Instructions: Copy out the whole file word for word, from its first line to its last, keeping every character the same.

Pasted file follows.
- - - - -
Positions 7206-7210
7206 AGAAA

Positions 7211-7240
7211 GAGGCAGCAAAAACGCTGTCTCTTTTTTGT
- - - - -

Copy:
Positions 7206-7210
7206 AGAAA

Positions 7211-7240
7211 GAGGCAGCAAAAACGCTGTCTCTTTTTTGT